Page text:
When Roderic Walton was pursuing a graduate degree in architecture at Miami University in Oxford, Ohio, in 2003, he wrote a thesis about the implications of a Eurocentric curriculum on architectural design. Specifically, he recalls, he explored how African and African American contributions to U.S. architecture weren’t considered. A Black man, Walton found himself missing from the narrative. “I had a hard time finding a path for myself as a young architectural student who was trying to figure out if this was a career that I wanted to dedicate my life to because I didn’t have a whole lot of role models who looked like me, and the history being taught was that I had nothing to do with making architecture great,” he says.
However, the program has evolved significantly since then, he adds. Walton, now a principal and project manager at Moody Nolan (Chicago), remains in contact with his alma mater, which has committed to developing a more inclusive curriculum that incorporates conversations about people of color and their influences on the field. “Understanding that history and having that historical perspective establishes a foundation for the entire industry to now be more inclusive and embrace people of color at a broader scale,” he says.
Walton joined four other healthcare design professionals recently to speak with Healthcare Design and collectively explore the topic of diversity and equity in the industry. The group also included Taft Cleveland, architectural designer at SmithGroup (Chicago); Ariana Hallenbeck, designer, associate, and diversity champion at Perkins&Will (Dallas); Victoria Navarro, regional director of planning, design, and construction at Advocate Aurora Health (Milwaukee); and Tammy Thompson, president of the Institute for Patient-Centered Design Inc. and corporate director of experience design for Vidant Health (Greenville, N.C.).
The panel shared similar experiences as Walton’s in terms of finding few role models or peer representation in the design field during their early careers, especially—Navarro was one of three women who graduated from her college architecture program, and Thompson was among the 0.2 percent of female African American registered architects when she entered the profession. Cleveland shared that during his 15 years in the industry, he’s been either the only Black designer or one of two in the three firms where he’s worked, while Hallenbeck, an industry newcomer in the fifth year of her career, is one of two Black registered architects in her Dallas studio.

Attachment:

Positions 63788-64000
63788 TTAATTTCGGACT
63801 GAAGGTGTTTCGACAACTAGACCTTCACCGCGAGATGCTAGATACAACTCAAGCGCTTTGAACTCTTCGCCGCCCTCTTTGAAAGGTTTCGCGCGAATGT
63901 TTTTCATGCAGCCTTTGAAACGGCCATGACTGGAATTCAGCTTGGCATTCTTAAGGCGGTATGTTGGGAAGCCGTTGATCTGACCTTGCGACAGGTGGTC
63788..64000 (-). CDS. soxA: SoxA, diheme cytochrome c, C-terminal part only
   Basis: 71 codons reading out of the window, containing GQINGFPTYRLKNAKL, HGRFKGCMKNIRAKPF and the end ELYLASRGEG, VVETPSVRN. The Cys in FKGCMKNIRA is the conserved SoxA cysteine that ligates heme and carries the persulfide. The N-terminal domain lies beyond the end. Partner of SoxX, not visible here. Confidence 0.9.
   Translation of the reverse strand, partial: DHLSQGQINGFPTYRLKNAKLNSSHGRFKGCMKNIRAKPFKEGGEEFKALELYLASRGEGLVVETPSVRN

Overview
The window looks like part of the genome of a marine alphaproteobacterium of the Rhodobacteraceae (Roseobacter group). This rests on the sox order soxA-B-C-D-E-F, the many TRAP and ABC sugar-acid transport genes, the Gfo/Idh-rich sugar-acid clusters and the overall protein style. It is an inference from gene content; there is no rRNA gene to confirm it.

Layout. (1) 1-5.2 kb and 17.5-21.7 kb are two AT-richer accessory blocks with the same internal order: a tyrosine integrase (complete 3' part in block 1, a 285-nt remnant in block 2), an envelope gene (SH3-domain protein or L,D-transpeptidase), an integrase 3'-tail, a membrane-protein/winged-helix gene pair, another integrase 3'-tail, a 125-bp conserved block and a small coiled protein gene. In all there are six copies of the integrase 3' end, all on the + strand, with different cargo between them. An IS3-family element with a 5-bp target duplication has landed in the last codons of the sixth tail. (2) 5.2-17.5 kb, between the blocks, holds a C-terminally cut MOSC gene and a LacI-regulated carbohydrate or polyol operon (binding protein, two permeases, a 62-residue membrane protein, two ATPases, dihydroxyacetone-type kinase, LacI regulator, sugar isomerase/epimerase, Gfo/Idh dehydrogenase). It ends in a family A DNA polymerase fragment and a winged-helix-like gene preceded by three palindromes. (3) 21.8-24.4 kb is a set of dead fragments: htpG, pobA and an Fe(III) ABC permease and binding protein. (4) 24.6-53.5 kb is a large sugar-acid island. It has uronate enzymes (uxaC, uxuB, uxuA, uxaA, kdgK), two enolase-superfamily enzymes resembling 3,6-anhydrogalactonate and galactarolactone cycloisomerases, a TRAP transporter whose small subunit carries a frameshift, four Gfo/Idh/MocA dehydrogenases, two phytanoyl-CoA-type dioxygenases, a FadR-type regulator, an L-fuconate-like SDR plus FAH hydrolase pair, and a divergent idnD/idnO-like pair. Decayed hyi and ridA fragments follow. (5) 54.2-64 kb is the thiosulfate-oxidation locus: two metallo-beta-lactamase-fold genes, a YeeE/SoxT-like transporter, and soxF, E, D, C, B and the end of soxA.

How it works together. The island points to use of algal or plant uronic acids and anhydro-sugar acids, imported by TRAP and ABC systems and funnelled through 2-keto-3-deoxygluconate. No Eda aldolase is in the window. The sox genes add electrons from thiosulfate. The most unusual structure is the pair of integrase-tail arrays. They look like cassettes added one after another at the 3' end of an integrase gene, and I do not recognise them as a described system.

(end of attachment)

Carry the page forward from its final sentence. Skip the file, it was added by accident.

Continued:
However, improvements have been made over the years—particularly recently as the discourse over mounting issues of systemic racism and health inequities have inspired both individuals and businesses to drive diversity, equity, and inclusion (DEI) initiatives. In the healthcare design industry, specifically, efforts are focused on encouraging more women and people of color to not just pursue architecture as a career but focus on healthcare, promoting diversity within project teams and organizational leadership, and informing design solutions that will help correct health disparities within communities. “We can develop so many wonderful solutions when we have equitable representation at the table to contribute to ideas, and I think we all want more of that,” Thompson says.
Achieving that vision of diversity requires first attracting individuals to the profession. To that end, healthcare design firms are exploring programs to reach young people, expose them to architecture, and help guide their career paths. For example, Cleveland is helping to drive a five-year partnership between SmithGroup and three Historically Black Colleges and Universities (HBCUs): Florida A&M University, Hampton University, and Howard University. The program focuses on mentorship, internship, and sponsorship of design studios. The strategy, he says, is driven by statistics—of the 132 colleges in the U.S. with National Architectural Accrediting Board-accredited programs, the country’s seven HBCUs produce over one-third of the Black graduating architects. “We have to start targeting those demographics and increasing the number of graduates and financial resources to those architecture programs,” he says, with the ultimate goal to not only boost diversity in the talent pool but provide students with valuable mentorship and access to the field.